You Have to Actually Know Your People to Retain Them. Here's Why It Matters. Nobody thrives in a vacuum. When leaders take the time to understand who people are and what motivates them, it nurtures a culture of excellence.

By Daniel Todd

entrepreneur daily

Opinions expressed by Entrepreneur contributors are their own.

Nurturing high performers is as much about recognizing how they are different as the excellence they have in common. Consider the case of two of our best people and their priorities: One who always delivers on his projects wanted schedule accommodations, and the other was so driven that every new project felt like a gift and was its own incentive. Providing these high performers with the flexibility and fresh challenges they desired was not only about rewarding excellence. Instead, understanding their individual goals and what motivates them is at the heart of building the kinds of relationships that retain the best people for the long haul.

To put this in context, the annual voluntary turnover rate nationwide is 25%, according to the U.S. Bureau of Labor Statistics. Studies also report that the average cost of replacing an employee is one to two times their annual salary. Our company has maintained zero voluntary turnover since 2018, marking seven years of 100% staff retention. I get a lot of questions from other CEOs about how we have achieved those figures, so I wanted to share my philosophy.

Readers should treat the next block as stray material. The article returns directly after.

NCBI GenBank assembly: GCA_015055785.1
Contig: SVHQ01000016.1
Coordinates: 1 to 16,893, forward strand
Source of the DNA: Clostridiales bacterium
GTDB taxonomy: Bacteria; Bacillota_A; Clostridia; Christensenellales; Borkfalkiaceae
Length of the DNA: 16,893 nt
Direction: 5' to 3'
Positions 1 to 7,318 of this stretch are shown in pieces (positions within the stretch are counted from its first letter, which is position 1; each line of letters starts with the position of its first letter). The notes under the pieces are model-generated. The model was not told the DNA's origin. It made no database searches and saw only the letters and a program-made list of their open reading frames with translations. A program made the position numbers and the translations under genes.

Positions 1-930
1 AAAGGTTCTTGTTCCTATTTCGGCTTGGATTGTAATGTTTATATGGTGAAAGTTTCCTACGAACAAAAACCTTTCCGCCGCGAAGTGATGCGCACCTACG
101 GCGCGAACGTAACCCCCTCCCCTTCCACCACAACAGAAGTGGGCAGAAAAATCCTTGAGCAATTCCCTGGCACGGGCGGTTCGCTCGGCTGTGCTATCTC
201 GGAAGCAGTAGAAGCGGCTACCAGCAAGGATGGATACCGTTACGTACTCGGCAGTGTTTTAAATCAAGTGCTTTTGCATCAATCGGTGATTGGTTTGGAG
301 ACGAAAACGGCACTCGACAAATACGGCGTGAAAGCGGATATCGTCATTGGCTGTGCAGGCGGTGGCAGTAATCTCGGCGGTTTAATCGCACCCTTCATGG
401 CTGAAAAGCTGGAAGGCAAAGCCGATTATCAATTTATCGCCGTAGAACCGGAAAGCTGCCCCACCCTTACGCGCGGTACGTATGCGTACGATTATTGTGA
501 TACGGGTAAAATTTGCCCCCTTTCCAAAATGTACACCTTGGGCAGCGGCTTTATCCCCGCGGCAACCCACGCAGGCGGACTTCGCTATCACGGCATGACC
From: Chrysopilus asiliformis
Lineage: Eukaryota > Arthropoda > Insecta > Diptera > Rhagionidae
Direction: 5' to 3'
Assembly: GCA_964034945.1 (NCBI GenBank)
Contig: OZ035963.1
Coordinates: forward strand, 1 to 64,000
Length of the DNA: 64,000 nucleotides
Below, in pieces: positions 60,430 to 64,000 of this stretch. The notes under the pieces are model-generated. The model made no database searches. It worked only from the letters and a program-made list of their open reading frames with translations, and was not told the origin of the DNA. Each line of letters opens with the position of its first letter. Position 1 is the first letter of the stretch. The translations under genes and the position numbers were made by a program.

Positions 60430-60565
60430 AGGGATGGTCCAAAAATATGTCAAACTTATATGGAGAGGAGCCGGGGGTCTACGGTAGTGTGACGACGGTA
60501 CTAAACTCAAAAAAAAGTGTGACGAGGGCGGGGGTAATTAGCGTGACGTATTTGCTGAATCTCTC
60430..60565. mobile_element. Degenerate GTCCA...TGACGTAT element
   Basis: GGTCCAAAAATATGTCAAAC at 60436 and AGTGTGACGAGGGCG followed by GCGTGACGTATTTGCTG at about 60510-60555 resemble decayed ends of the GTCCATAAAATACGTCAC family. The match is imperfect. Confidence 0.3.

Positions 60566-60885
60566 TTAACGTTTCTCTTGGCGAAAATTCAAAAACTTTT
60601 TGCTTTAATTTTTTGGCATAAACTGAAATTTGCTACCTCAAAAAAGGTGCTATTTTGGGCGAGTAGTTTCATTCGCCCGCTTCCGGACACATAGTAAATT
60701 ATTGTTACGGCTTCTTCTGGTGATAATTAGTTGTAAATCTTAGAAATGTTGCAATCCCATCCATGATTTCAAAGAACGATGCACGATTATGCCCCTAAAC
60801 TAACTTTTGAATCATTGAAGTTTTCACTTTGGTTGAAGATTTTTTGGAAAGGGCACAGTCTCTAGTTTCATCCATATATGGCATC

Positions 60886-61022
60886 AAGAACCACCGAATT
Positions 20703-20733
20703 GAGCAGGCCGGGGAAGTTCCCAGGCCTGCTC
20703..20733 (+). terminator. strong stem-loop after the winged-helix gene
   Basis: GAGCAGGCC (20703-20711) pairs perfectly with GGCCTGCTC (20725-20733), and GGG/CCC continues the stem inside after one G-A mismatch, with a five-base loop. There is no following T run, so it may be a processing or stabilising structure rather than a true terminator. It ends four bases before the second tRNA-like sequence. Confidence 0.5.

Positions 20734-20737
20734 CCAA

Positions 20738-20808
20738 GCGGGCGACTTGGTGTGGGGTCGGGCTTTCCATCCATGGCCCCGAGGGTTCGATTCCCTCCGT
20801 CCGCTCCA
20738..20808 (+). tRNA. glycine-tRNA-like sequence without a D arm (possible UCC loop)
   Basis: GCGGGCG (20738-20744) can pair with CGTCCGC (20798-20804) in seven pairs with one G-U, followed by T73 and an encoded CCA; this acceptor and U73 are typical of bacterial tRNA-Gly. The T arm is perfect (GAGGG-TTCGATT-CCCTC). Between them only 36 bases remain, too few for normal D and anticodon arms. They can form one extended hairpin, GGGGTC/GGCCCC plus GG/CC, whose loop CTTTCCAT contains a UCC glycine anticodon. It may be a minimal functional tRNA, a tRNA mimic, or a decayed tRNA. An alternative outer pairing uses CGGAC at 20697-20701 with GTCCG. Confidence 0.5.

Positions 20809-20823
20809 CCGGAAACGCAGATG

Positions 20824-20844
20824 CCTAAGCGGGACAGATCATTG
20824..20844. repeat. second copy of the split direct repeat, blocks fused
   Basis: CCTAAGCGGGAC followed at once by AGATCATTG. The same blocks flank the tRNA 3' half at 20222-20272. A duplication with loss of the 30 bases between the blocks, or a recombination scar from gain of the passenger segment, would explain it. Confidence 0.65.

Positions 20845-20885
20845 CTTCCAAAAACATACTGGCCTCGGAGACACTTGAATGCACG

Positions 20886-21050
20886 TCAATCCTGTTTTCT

I see the individual as a representative of the collective, and how we treat one person sends a message to everyone about the value in which they are held, particularly in smaller companies where close bonds are prevalent. I want each employee to hear the drumbeat that I am constantly thinking about how to make our company a better place to work for them. When leaders invest in their top performers in actions as well as words, it creates a bigger incentive for others to become top performers themselves.

Related: 5 Bottom Line-Boosting People Strategies

Forging trust: Building and passing on bonds

With a plan and the right approach to nurture relationships with top performers, leaders and middle managers can improve their chances of keeping them around. These talents fall into several buckets. The first type of top performer operates independently with total trust. I have been a colleague of our CTO at three of the four companies where I have worked since college. We have known each other for three decades, and his decision-making and dedication take out so much overhead for me as a leader.